Dear Pillar PC Family,
This week I received rapid COVID-19 tests for use at the office and the CDC updated their guidelines concerning the length of quarantine after an exposure to include additional options for consideration. I wanted to share these items with you and discuss how you might be impacted.
The rapid COVID-19 test kits offer us several advantages over the standard PCR send out tests but are not for use in every situation. Understanding the timing of use and the situations in which they are reliable is important. It has been said that ‘bad data is worse than no data’ and no one benefits from a test result they like but is inaccurate.
Rapid Test Basics:
Rapid tests run in about 15 minutes and require only a swab of the front part of the nostrils. The swab is inserted about 1 inch on both sides versus the deep posterior nasal swab for the PCR test. Patients can do their own swab if the technique is validated and observed by a clinician. I will continue to offer COVID testing (both rapid and PCR send out) towards the end of each workday to minimize contamination risk for other patients, the Pillar staff, and myself. Rapid tests are $100 each. Many insurance companies cover out of network testing for COVID. Medicare is a notable exception. Patients can try submitting their invoice for reimbursement, but that is not a guarantee of payment. If you have symptoms suggestive of COVID-19 and need testing, please call us to schedule.
Rapid Test Limitations:
Rapid tests have been validated for use in patients within the first SEVEN DAYS of having SYMPTOMS. This is probably the most important point to make, especially given the new quarantine options. Rapid tests are not designed to be very accurate negative predictors and are not designed to be used after the first week of infection (or exposure). Both the manufacturer and the CDC recommend that negative rapid tests always be confirmed with a send out PCR test. I will continue to offer the send out PCR test at the office. Again, those collection visits are scheduled at the end of the day. Collection of the specimen is $25 (if done at the same time as a rapid test there is no charge as no additional PPE is being used) while the cost of performing the test will be handled by the testing company. They seek reimbursement from insurance carriers and the CARES act. Results come back in about two to three days.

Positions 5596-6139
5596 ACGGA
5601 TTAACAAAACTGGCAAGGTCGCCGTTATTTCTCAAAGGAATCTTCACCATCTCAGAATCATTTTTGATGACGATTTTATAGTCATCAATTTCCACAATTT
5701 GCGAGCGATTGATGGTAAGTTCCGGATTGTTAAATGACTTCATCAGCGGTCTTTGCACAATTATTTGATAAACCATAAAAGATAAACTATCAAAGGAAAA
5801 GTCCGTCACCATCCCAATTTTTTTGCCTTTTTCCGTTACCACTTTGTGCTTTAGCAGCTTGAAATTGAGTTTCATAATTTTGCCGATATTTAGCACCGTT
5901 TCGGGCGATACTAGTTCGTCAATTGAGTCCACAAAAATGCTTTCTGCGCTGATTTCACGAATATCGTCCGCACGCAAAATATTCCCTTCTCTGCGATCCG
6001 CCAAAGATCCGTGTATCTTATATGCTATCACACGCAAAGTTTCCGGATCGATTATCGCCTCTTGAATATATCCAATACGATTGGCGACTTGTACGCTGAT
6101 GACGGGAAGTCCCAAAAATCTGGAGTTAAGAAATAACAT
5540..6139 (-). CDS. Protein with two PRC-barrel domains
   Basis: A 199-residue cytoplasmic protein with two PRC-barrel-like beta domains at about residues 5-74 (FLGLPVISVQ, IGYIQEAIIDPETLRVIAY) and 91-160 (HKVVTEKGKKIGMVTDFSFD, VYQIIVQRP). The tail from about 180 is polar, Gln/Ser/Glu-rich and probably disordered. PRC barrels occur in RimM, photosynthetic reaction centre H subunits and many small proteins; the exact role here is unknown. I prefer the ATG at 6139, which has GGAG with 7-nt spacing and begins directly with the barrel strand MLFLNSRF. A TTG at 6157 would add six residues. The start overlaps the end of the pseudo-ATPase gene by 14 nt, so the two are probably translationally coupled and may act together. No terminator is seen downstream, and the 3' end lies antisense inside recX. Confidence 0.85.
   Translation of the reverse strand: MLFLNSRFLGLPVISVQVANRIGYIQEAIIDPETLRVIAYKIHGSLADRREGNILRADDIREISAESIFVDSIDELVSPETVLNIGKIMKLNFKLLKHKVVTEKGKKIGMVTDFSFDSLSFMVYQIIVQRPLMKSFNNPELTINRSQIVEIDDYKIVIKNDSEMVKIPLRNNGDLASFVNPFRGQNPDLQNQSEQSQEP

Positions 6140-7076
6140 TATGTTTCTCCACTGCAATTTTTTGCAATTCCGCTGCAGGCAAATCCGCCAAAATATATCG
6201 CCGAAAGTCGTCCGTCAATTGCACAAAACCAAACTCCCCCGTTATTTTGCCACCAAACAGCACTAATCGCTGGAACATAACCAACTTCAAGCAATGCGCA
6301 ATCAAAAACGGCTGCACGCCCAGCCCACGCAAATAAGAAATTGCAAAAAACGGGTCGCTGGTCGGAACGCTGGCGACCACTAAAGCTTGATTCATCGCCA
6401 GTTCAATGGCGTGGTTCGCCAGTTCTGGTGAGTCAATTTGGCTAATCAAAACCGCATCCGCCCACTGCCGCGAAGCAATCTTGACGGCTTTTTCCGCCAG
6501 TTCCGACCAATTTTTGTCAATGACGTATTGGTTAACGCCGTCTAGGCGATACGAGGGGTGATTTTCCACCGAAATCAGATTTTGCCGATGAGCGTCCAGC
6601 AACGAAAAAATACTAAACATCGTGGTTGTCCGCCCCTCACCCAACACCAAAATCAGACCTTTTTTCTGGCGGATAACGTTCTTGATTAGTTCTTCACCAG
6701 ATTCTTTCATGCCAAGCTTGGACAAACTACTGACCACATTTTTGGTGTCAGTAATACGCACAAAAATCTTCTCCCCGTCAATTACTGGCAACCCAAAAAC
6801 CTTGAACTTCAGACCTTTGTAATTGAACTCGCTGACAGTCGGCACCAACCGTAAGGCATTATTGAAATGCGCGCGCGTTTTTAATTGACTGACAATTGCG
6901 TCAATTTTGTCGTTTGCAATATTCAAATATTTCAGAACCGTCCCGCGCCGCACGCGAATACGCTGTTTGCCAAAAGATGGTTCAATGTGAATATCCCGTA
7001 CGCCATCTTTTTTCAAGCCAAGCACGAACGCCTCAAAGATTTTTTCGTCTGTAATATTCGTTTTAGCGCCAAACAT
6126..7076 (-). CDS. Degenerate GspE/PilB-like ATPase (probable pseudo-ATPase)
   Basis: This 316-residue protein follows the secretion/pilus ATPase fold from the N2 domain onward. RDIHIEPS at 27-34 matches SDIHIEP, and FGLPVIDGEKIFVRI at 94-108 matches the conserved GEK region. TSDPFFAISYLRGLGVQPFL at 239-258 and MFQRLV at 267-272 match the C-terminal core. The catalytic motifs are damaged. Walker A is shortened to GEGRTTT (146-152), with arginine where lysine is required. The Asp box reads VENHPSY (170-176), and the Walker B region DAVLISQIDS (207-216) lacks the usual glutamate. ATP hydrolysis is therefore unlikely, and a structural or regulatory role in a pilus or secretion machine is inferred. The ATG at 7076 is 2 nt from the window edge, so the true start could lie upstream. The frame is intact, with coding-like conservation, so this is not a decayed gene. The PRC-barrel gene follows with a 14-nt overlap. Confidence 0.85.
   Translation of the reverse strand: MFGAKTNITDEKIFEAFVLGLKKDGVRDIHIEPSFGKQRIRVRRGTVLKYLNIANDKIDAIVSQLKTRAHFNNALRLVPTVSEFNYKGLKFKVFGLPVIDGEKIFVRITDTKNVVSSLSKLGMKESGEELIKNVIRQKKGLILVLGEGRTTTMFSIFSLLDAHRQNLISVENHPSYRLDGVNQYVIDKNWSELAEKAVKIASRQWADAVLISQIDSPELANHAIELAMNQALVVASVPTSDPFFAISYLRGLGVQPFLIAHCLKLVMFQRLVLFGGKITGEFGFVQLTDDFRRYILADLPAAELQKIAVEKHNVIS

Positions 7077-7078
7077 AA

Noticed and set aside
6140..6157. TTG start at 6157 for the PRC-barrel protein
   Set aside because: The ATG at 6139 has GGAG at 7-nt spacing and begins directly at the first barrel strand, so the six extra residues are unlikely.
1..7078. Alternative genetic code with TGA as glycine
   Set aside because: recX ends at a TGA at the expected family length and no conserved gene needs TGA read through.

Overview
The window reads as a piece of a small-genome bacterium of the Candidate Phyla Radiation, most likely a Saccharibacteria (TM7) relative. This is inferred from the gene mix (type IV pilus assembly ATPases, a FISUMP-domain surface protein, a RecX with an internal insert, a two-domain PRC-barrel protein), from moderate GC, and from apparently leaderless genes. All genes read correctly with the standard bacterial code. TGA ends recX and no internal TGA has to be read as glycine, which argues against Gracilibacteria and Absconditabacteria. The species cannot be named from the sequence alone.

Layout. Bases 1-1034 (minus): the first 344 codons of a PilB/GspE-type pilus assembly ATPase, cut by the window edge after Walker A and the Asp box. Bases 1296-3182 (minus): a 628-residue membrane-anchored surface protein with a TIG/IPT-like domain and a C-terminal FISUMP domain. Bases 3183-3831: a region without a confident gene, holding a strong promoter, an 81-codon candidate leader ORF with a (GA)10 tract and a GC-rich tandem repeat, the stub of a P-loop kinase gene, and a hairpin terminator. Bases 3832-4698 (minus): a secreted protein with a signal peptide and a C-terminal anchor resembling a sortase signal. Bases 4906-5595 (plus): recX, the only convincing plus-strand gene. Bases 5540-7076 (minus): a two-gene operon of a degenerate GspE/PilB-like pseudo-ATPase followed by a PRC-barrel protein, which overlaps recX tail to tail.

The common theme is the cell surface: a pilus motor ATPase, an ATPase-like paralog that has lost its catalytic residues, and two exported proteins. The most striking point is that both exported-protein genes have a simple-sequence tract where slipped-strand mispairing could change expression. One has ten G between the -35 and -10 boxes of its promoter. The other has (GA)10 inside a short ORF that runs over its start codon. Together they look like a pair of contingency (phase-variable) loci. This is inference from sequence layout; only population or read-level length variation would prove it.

CDC Quarantine Logic:
The CDC continues in its primary recommendation of a full 14-day quarantine for individuals exposed to COVID-19. Studies show that 50% of infections develop within 5 days of exposure while 97% develop within 10-11 days. Shortening the duration of quarantine increases the risk of returning an infected and contagious individual to society, and, therefore, spreading the infection. The change in options comes as an attempt to balance the burden of quarantine with the risk of infection.
Two New CDC Quarantine Options:
First, individuals exposed to COVID-19 can leave quarantine at 10 days (instead of 14) if they meet the same criteria as before, specifically, no symptoms of concern. The CDC continues to recommend a 14-day quarantine, if feasible, to maintain zero risk of spreading the infection. Leaving quarantine at 10 days carries a small, non-zero risk of developing and transmitting the infection. Alternatively, quarantine could end at 7 days with a negative test result. This would require a PCR send out test given the limitations of the rapid tests as discussed previously. Considering that send out tests take a couple days to process, this effectively only reduces quarantine to the same 10-day mark as described in option one. Quarantine cannot be ended prior to 7 days regardless of testing results.
Summary of My Recommendations:
First, if you have symptoms suggestive of COVID-19, which are classically body aches, fever, headache, sore throat, nausea, diarrhea, dry cough, and shortness of breath, typically developing in that order, contact the office for testing and stay home otherwise. We will perform the rapid test if it is in the first 7 days of symptoms and the PCR test if not. A negative rapid test will be confirmed with a PCR test.
Second, if you are exposed to COVID-19, please stay home and out of society as much as possible. Do not go to work, school, church, or a friend’s house for lunch. Smallpox died out when there were no new hosts in which it could live. You will be contagious for approximately two days prior to developing symptoms. I have counseled in numerous situations where individuals who ‘felt fine’ left quarantine only to infect a family member or friend a few days later.
Finally, if you can stay home 14 days, then that is clearly the best option. It offers the lowest risk to your friends and neighbors for transmission and is still the primary recommendation. If you are asymptomatic at 10 days from exposure or asymptomatic at 7 days AND have a negative PCR test on that day, then leaving quarantine could be considered. Please continue to utilize all the standard infection control measures of regular hand hygiene, utilization of masks, and physical distancing.
These are turbulent times and information seems to be flowing in from many directions. The Pillar PC team stands ready to help you sort through the barrage to figure out your best course of action keeping you, your family, and our community safe. We should not act rashly or from individual motives, as Scripture tells us that ‘The plans of the diligent lead surely to abundance, but everyone who is hasty comes only to poverty.’ (Proverbs 21:5)
If I or anyone on the Pillar PC team can be of assistance please reach out.
PS: I’m very happy to report that Marci’s quarantine will end tomorrow and she will return to her normal office schedule next week.
Mark B McColl, MD
Internal Medicine and Pediatrics
Pillar Primary Care, PLLC
“Healthcare without hassles, built for you.”
10437 Hardin Valley Rd
Knoxville, TN 37932